Journalism has been called the first rough draft of history, but last week it felt more like an adrenaline-fueled doodle on Snapchat — scribbled in one frantic instant only to disappear the next.
The media world was blown off its axis as President Donald Trump fired FBI Director James B. Comey on Tuesday, unleashing a hurricane of assertions, counterclaims, obfuscations and threats.
The news cycle, once a stately 24 hours, was reduced to mere seconds. It was hard for dizzied news consumers to know what, or whom, to believe.
That’s bad. Worse yet is they may decide it’s not worth caring.
“Most Americans absorb Washington news with an approach of ‘Wake me up when you people stop fighting,’” said Ari Fleischer, a White House press secretary under George W. Bush.
“There is a big difference,” he told me, “between Washington insiders who are hanging on every development and Americans who don’t have TVs on their assembly lines or in their cubicles.”
While not intensely focused on the news, he said, people are well aware of the overall chaos.
And, oh, it was chaotic. First, Tuesday’s out-of-the-blue firing, followed by the initial rationale offered by White House spokespeople and Vice President Mike Pence, which was followed by the president’s own conflicting explanation.
No sooner was that absorbed than a new story line opened up — did Trump inappropriately ask for loyalty from Comey? Were there White House recordings of conversations that proved he didn’t?
There’s an utter disconnect from the inside-the-Beltway parsing of each development, and the Democratic outrage over Trump’s possible obstruction of justice — complete with references to Watergate and impeachment.
“I think many right-leaning folks, in particular, have decided the reporting and commentary from Washington has become shrill,” said Lucy Dalglish, dean of the Merrill College of Journalism at the University of Maryland.
Meanwhile, she said, those on the left “are alarmed and exhausted.” Add it up and you’ve got a citizenry that has thrown up its hands.
“They’re confused, overwhelmed and frustrated,” Dalglish said. “They know that somebody’s lying. Is it the media or the White House?”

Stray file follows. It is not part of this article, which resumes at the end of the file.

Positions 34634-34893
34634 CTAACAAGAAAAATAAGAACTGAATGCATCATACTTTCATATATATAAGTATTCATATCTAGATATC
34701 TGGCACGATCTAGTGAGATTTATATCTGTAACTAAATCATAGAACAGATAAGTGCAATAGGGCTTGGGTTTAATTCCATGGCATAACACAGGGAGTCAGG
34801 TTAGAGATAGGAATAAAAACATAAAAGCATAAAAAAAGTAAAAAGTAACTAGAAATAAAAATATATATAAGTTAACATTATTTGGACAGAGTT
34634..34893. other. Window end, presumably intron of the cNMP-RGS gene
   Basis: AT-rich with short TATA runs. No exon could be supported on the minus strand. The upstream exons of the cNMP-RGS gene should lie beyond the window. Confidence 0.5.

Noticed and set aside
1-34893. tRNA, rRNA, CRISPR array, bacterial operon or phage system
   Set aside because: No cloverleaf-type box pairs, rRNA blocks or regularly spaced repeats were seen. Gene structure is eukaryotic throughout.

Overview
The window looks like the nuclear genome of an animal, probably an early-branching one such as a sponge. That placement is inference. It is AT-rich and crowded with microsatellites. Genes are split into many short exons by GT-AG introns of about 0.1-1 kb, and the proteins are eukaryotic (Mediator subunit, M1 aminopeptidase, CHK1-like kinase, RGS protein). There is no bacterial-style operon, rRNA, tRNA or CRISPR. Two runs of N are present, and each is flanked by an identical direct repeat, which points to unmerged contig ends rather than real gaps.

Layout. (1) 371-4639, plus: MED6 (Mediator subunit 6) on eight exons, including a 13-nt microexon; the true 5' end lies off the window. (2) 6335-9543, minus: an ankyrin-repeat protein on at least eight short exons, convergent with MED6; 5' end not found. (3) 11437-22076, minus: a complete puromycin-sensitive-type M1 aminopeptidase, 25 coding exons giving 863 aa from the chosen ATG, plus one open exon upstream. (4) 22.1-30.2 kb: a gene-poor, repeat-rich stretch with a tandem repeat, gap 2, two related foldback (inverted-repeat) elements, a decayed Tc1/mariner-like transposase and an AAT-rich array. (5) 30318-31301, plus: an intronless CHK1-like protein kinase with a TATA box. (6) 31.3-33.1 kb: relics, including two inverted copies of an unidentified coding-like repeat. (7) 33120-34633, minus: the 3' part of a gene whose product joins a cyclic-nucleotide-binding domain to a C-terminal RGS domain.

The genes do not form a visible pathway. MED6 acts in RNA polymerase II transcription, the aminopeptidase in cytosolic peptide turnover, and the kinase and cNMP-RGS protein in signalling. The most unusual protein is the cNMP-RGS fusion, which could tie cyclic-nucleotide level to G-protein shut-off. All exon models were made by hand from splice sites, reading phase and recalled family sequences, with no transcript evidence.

Many of the most prominent stories are based on leaks and anonymous sources, which means that news consumers have a hard time evaluating how true they are.
And in last week’s environment, even official sources speaking on the record were hard to believe.
Meanwhile, the president’s accusations about “fake news,” a drumbeat on conservative media, deepen distrust of mainstream reporting.
Dalglish, previously the executive director of the Reporters Committee for Freedom of the Press, is worried.
Democracies are fragile, after all. They need informed and engaged citizens to survive. “I’m afraid the frustrated public is tuning out and waiting for the storm to pass,” she said. “The problem is, it could be too late.”
And so the enduring image from the surreal week is not Russian officials (photographed by a Russian government staff member, no less) yukking it up with Trump in the White House.
It’s not Deputy Attorney General Rod J. Rosenstein looking shellshocked on Capitol Hill.
It’s not even the jobless Comey puttering in his yard.
No, the enduring image is Trump’s press secretary, Sean Spicer, half in shadow Tuesday night, as he told journalists to “just turn the lights off” so he could brief them without being filmed. Metaphors don’t get any better than that.
We’re only four months into this presidency. The lights need to stay on.
Margaret Sullivan is The Washington Post’s media columnist. Previously, she was The New York Times public editor, and the chief editor of The Buffalo News, her hometown paper.